Psychedelics and TBIs

The relationship between psychedelic drugs and modern medicine has been a bit more complex through the years than you may think. LSD was created by accident while a Swiss chemist was attempting to create a stimulant. MDMA was synthesized in the 20th century but it took decades before it would be ingested by a human and its psychedelic principles realized. Then there’s psilocybin, better known as magic mushrooms. Since it occurs in nature, there are examples throughout history of psilocybin and other plants naturally possessing psychedelic principles being used for various purposes. 

In the mid-20th century, research was underway to understand the principles of psilocybin and the effects it could have if used medically. However, psilocybin was banned and outlawed in 1970. That change in legality brought research and studies to a halt. Now, research is pushing forward to better understand the potential impact of using psilocybin and similar substances to treat the Invisible Wounds of War: TBI (Traumatic Brain Injuries) & PTS (Post-Traumatic Stress). 

One substance currently being studied is ibogaine. Ibogaine is a substance extracted from the iboga shrub, which is native to West Africa. The shrub has been used in rituals and healing ceremonies in West African cultures for centuries, but only found its way to the United States in the 1860’s. It was classified as a Schedule I substance in 1970 alongside psilocybin, MDMA, and LSD. 

The study that’s currently underway explores the usefulness of ibogaine for treating TBIs. It’s believed that ibogaine can impact or even help reset the brain’s reward system. This refers to a circuit in the brain that creates positive feelings when a person engages with something they enjoy. That can range from a favorite food or experience to the feeling of being in love. The brain takes note of these experiences as a positive, and as something that’s important and worth re-experiencing. This creates that recurring feeling of satisfaction experienced when a favorite food, person, or thing is encountered.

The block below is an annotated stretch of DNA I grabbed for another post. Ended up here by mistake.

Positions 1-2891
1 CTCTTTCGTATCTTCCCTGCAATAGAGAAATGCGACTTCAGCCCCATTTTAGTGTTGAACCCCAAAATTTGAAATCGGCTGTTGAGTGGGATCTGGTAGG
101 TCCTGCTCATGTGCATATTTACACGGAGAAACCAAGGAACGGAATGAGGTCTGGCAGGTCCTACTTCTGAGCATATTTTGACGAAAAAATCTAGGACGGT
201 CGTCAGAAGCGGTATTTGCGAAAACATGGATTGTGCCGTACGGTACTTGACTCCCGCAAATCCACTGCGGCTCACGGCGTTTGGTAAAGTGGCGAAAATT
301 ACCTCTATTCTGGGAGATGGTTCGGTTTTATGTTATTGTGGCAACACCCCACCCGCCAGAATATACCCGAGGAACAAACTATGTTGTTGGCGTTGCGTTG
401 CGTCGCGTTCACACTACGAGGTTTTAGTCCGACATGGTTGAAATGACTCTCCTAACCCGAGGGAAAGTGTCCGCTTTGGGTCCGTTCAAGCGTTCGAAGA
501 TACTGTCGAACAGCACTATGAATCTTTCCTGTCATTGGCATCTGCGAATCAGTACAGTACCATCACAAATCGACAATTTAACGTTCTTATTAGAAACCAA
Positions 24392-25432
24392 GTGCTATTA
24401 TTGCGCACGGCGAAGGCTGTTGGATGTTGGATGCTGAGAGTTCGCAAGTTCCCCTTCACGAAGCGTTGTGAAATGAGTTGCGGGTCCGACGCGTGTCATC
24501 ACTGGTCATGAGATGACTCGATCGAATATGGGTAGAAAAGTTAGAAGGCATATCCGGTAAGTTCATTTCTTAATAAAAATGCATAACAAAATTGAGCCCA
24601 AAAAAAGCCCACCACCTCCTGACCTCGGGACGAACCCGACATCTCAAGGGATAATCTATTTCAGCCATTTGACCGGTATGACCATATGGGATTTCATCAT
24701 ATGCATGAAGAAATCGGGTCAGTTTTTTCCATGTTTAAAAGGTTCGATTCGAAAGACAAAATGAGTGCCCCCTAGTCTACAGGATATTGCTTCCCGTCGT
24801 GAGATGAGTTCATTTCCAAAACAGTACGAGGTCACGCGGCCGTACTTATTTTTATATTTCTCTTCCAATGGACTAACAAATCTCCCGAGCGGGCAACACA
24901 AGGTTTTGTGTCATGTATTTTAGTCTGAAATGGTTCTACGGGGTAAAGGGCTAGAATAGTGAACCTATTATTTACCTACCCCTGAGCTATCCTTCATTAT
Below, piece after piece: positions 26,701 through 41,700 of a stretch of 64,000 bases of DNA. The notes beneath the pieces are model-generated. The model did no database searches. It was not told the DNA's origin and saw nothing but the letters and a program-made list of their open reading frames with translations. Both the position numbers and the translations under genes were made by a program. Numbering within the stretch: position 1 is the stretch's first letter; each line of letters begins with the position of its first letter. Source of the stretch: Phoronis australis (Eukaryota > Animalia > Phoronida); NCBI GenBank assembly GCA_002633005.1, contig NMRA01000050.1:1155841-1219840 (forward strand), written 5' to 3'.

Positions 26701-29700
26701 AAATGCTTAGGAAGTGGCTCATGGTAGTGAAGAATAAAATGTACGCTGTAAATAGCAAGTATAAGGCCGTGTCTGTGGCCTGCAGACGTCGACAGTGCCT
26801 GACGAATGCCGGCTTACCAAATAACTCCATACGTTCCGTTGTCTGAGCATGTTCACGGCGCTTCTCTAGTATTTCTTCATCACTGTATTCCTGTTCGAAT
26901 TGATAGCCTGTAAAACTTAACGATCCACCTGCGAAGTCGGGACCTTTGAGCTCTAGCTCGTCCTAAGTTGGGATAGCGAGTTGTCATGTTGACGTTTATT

If the brain’s reward system is affected during a TBI though, it can throw things off. Things that used to make a person light up, suddenly have no effect. Imagine your favorite thing in the world and the feeling it gives you. Now imagine having no reaction to it anymore. This can be devastating for TBI survivors.

That’s where ibogaine may come into play. Though it may not be able to heal it, ibogaine may be able to act as a reset for the system. The study is being conducted by mental health and wellness company MINDCURE. And while it’s still in its infancy, it’s always exciting to witness these new explorations into the next era of addressing and treating TBI.

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Posted on April 26 2021 in Blog

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